Academia Still Isn’t So Bad

On Terran Lane's "On Leaving Academia"

Over the last day or so, many of my Facebook friends have been posting UNM CS professor Terran Lane’s reflections on leaving academia for a job at Google. It’s worth a read, and raises some very valid points about the troubles with academia—pay, funding, job security, incentives, isolationism, work/life balance and so forth. But I also find the piece fairly… read more

Academia.edu Finders Fees

Is this ethical?

Yesterday I received the following email from Academia.edu, a social network for academics to share research papers. Hi Ian, We noticed that you are following the Computer Science research interest on Academia.edu. We wanted to mention that we are hiring software engineers at Academia.edu, and if you know any current or former students who might be interested, we offer a… read more

bad-fortune-cookie-medium

The Opposite of Good Fortune is Bad Fortune

Is 'adjunct activism' the only path to labor reform in higher ed?

At Chronicle Vitae, full-time adjunct professor Lori Harrison-Kahan writes “Blaming the Victim: Ladder Faculty and the Lack of Adjunct Activism”. The piece addresses tenured faculty’s apparent (or at least relative) silence in the ongoing debate over adjunct labor in higher education. Harrison-Kahan rejoins such faculty for failing to extend their ongoing defenses of marginalized communities to their own community: Why… read more

What You Can Get is What You Can Negotiate

Advice for negotiating academic jobs. And maybe others too.

Apropos of nothing, some advice for my academic friends who do or may have to negotiate a faculty position, either on the giving or receiving side. It probably applies well beyond academia, but I see the same disappointments year after year in the university. So much dissatisfaction among newly hired junior faculty (and the chairs who have to manage them)… read more

ol-feat

Object Lessons

An essay and book series about the hidden lives of ordinary things

Object Lessons is a series of concise, affordable, beautifully designed books and of smart, short essays based around singular objects and the lessons they hold. Books are published and distributed worldwide by Bloomsbury, and essays are published at The Atlantic. You can also keep up with Object Lessons on Twitter and on Facebook. At around 25,000 words, each book starts… read more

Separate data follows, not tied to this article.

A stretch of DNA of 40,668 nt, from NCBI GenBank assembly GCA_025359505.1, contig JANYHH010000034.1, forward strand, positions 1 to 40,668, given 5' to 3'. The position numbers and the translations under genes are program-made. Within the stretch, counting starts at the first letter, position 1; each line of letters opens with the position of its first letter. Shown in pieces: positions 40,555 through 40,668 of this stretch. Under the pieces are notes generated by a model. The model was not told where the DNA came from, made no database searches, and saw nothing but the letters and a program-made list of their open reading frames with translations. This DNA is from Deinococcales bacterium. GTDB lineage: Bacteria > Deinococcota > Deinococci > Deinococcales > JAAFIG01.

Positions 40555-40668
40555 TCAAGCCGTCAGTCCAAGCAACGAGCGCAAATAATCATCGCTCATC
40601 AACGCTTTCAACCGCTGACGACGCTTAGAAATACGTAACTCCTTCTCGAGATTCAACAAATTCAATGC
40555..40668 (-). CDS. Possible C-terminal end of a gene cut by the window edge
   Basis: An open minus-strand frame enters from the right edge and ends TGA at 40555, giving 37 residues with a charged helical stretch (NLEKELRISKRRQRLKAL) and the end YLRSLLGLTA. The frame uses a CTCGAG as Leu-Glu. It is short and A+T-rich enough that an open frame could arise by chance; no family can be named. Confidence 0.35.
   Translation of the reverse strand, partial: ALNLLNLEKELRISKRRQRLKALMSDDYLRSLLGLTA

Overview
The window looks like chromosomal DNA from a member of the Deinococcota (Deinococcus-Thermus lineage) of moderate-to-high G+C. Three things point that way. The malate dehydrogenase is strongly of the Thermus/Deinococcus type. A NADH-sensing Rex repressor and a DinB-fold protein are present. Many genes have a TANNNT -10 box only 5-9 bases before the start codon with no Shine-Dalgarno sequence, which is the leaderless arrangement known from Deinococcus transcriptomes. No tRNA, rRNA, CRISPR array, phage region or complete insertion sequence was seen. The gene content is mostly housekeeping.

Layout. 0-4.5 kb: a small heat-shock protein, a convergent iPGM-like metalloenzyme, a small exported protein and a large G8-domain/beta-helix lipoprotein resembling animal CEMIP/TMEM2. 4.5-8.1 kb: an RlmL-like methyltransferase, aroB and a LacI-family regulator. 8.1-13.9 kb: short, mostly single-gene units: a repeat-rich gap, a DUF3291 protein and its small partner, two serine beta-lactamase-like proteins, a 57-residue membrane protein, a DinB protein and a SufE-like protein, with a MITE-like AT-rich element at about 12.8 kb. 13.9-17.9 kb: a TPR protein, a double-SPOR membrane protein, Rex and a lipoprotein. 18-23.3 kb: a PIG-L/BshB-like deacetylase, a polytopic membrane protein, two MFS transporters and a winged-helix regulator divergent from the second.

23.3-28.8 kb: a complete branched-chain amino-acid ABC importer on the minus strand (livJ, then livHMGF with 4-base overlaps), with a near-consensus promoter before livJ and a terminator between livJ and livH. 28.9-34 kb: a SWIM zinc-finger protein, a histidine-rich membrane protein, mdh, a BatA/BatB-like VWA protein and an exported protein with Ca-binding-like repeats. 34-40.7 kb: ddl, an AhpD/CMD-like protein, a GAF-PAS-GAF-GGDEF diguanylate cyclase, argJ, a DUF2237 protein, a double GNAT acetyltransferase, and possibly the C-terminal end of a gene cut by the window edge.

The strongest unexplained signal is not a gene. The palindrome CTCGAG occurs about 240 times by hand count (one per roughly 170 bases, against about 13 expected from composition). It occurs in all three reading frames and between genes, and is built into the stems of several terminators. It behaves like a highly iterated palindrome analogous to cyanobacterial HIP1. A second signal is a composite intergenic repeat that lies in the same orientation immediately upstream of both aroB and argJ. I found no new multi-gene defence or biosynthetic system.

The Cost of Fees

Would I be doing what I do now had I been subject to today's University of California graduate tuition and fees? Probably not.

My graduate school experience was unusual, at least for someone pursuing a humanities PhD. While I did teach some, for much of the time I was in grad school I was also working in the technology and entertainment industries. In part this is because I was an immovable ass who wasn’t willing to give up my interests in computing in… read more

Ritual and Fashion

Žižek on "radical" academics

This excerpt from a 2008 article by Slavoj Žižek has been sitting in my notebook for a while, and I thought I’d post it. My personal experience is that practically all of the “radical” academics silently count on the long-term stability of the American capitalist model, with the secure tenured position as their ultimate professional goal (a surprising number of… read more

Speaking of Fees…

The facile scourge of paid speaking

Writing for Esquire, Stephen Marche writes about The real problem with Niall Ferguson’s letter to the 1%, which amounts to “paid speaking gigs.” Here’s the money quote: Ferguson’s critics have simply misunderstood for whom Ferguson was writing that piece. They imagine that he is working as a professor or as a journalist, and that his standards slipped below those of… read more

A New Philosophy for the 21st Century

Briggle and Frodeman in the Chronicle

Adam Briggle and Robert Frodeman have written an excellent article for the Chronicle, A New Philosophy for the 21st Century. A stupid subscription is required, frustratingly, so let me excerpt some of the good bits for you here [update: here’s a PDF]: It is time to reclaim the public role of philosophy. This does not mean rejecting rigor. By venturing… read more

Concealment and Fear

David Foster Wallace on "Academic English"

In comments to my response to Geoff Dyer’s critique of academic writing, Bill Coberly suggested that “a lot of the tolerance for lousy writing in academia does come from that (probably unconscious) desire to keep academia sacred and mysterious.” There’s probably something to this. On a related note, the faslanyc blog responded to both articles by excerpting a portion of… read more